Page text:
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Monday, 27 April 2020

More bans for dog meat in China

Featured Written by Our Dogs - 24/04/20

FOLLOWING OUR previous story on the issue, OUR DOGSi can confirm that a second Chinese city has banned the consumption and sale of dog meat with Fines up to £17,000 announced.

The city of Zhuhai in Guangdong province has apparently followed the city of Shenzhen in banning the sale and consumption of dog meat and wildlife. Last week, the Chinese Government made a point of not listing dogs as livestock stating that, ‘Dogs are companion animals. Restricting one from consuming dog meat is an indication of civilisation.

‘We hope to see improvements across cities in the form of more well-implemented animal protection laws. A fair system that rightfully punishes irresponsible owners who abandon their pets and illegal dealers that slaughter dogs for sale should also be in place.’ Campaigners now hope that there will be a domino effect with more cities following suit and banning the consumption and sale of dog meat. Dr Peter Li, the China specialist for Humane Society International (HSI) said, ‘“Zhuhai’s ban on dog and cat meat eating is thrilling news for all those in China and around the world who have campaigned for so long to end this brutal trade.

Historic

‘Coming so soon after Shenzhen’s ban and the government’s historic statement classifying dogs as companions, we hope this will be the start of a domino effect of progressive legislation across China with other cities following suit. ‘With so many millions of dogs and cats falling victim to the meat trade, it’s easy to lose sight of the fact that most people in China don’t eat dogs and cats, and that for years there has been enormous public support there for an end to the cruelty. ‘So now it would seem that in the absence of a national ban, cities are taking matters into their own hands and reflecting the mood of the people.

‘This isn’t just good news for animal protection, it’s very good news for public health because the dog meat trade poses a significant human health risk, linked to the spread of trichinellosis, cholera and rabies. ‘Rabies has been found in dogs traded for human consumption in China, Vietnam and Indonesia, and is easily spread as thousands of dogs are crammed on slaughter trucks and driven across provincial borders to markets and slaughterhouses.’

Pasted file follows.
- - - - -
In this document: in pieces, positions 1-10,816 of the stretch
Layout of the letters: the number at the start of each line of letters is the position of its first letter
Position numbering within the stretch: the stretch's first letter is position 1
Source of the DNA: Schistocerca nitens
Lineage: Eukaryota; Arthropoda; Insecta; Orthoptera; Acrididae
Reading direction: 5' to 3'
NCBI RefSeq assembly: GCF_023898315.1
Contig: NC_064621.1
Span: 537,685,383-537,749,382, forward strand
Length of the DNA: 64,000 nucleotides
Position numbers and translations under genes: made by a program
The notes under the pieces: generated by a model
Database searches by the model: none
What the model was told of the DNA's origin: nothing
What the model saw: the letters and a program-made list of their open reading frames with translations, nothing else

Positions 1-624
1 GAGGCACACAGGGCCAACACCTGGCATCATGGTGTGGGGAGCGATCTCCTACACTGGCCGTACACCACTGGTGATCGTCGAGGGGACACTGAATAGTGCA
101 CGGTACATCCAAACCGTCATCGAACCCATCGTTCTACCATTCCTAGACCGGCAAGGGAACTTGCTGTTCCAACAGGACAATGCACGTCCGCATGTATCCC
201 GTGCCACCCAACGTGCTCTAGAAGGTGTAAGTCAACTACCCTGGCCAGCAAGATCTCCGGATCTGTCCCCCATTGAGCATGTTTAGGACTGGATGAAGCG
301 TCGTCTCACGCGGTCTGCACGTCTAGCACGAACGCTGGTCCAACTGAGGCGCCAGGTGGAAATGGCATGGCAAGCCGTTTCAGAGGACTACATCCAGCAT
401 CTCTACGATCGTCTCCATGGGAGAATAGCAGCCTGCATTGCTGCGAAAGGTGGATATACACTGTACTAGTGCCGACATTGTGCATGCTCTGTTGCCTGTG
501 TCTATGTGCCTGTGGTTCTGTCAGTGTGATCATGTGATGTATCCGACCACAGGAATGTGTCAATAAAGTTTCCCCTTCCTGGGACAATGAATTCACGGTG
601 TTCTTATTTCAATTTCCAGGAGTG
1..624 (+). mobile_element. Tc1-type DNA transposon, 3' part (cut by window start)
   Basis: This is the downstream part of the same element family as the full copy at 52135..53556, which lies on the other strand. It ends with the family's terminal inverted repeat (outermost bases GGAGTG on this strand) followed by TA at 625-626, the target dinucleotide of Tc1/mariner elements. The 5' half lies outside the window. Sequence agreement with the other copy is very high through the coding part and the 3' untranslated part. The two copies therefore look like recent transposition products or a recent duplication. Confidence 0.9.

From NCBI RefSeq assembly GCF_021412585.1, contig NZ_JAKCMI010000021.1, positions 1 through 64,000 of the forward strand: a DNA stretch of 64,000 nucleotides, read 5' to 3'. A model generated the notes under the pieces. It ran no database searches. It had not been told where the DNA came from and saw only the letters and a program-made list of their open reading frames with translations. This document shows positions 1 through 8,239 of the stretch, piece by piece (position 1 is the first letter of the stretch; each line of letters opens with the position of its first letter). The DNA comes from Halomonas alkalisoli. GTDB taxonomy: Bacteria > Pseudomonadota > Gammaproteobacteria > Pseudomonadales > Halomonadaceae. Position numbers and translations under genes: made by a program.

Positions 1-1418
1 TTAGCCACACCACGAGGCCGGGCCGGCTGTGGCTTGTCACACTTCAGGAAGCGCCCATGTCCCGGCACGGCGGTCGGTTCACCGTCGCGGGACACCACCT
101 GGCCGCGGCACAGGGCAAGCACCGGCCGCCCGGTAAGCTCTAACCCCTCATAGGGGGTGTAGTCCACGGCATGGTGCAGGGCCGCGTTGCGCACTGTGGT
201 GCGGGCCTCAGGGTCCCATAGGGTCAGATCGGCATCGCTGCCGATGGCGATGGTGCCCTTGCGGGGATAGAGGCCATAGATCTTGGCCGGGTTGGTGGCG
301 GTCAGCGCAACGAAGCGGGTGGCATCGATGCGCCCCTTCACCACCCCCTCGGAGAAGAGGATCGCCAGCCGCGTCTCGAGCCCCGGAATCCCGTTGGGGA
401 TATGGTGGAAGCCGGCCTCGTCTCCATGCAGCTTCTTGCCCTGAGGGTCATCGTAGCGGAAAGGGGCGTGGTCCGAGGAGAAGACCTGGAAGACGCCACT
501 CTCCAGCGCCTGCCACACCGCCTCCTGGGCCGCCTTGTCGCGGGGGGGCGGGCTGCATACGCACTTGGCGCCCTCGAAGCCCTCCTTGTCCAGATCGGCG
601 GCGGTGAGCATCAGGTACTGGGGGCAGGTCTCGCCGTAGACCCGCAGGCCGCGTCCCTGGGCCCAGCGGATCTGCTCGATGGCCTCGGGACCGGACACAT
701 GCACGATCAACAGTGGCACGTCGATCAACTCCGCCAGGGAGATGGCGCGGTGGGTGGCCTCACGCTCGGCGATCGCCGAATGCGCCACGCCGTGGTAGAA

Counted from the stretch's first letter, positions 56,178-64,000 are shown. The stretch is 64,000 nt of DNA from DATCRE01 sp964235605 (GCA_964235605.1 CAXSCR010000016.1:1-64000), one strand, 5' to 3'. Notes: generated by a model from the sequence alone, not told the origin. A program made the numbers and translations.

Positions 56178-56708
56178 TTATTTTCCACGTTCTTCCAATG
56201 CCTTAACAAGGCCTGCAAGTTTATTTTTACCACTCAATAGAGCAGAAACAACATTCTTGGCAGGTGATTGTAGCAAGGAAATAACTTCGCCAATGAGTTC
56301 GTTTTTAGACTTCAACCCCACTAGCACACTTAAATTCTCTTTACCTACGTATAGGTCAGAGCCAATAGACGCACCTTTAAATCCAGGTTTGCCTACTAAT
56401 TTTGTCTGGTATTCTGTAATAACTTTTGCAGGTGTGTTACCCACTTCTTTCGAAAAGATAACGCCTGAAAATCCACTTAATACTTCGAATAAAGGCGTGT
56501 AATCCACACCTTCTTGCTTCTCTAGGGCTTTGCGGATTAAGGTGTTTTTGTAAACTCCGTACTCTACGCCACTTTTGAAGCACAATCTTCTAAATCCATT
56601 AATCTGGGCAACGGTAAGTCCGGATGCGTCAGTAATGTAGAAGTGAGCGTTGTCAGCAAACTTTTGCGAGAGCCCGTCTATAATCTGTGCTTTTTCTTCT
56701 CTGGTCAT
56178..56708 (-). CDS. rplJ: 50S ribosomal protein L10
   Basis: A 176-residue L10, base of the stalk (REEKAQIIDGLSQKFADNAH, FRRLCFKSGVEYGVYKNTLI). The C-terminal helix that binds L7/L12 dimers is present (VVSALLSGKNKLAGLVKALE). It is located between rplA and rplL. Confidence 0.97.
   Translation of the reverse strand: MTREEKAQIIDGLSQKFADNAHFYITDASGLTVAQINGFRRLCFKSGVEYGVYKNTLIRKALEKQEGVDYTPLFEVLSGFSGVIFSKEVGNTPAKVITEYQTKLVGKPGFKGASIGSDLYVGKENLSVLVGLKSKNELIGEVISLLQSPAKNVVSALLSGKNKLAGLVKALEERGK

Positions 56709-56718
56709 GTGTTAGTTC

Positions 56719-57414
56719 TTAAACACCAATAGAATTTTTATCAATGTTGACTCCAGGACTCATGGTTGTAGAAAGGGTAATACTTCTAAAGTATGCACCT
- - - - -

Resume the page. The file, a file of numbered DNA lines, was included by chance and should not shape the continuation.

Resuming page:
Fines

The new regulations in Zhuhai will come into force on the 1 May. Anyone breaking the ban can be fined up to £17,000.

It is thought that the coronavirus pandemic has also changed public opinion in China making it clear wildlife markets need to be banned as they spread diseases. It is estimated that nearly 100 million dogs and cats are kept as pets in China. Most people don’t eat dog meat in the country and figures suggest that it is eaten only infrequently by less than 20 percent of the population. In a recent poll 52 percent of Chinese people wanted the consumption of dog meat to be banned which is good news for dogs and for the many people and organisations that have battled to end the abhorrent trade in dog meat and for the way dogs are treated by these traders.

OUR DOGS covered much of this story and the content of the letter/statement by the China Kennel Union in last week’s paper. As we go to press we note the statement on the FCI Facebook page made by the FCI President Tamas Jakkel who said, “Almost exactly one year after the World Dog Show in China we have received a letter of the China Kennel Union (CKU) My comments on what happened are as follows: Every success can be only achieved step-by-step. The most difficult one is always the very first. The biggest difference can be made by going from zero to one.

All actions followed by this are heading to a good direction.” It is of course a point of conjecture whether it was in fact the after effects of the world show in Shanghai that has produced this change of direction in China or a cumulative build up of pressure from many organisations over the years including the CKU. Additionally the revelations of Coronavirus being potentially linked to Chinese ‘wet markets’ and eating of wild animals (and dogs) could be a major factor in pushing the Chinese authorities in this new direction One way or the other, it has to be good news for dogs in that part of the world.

Read 1639 times Last modified on Monday, 27 April 2020

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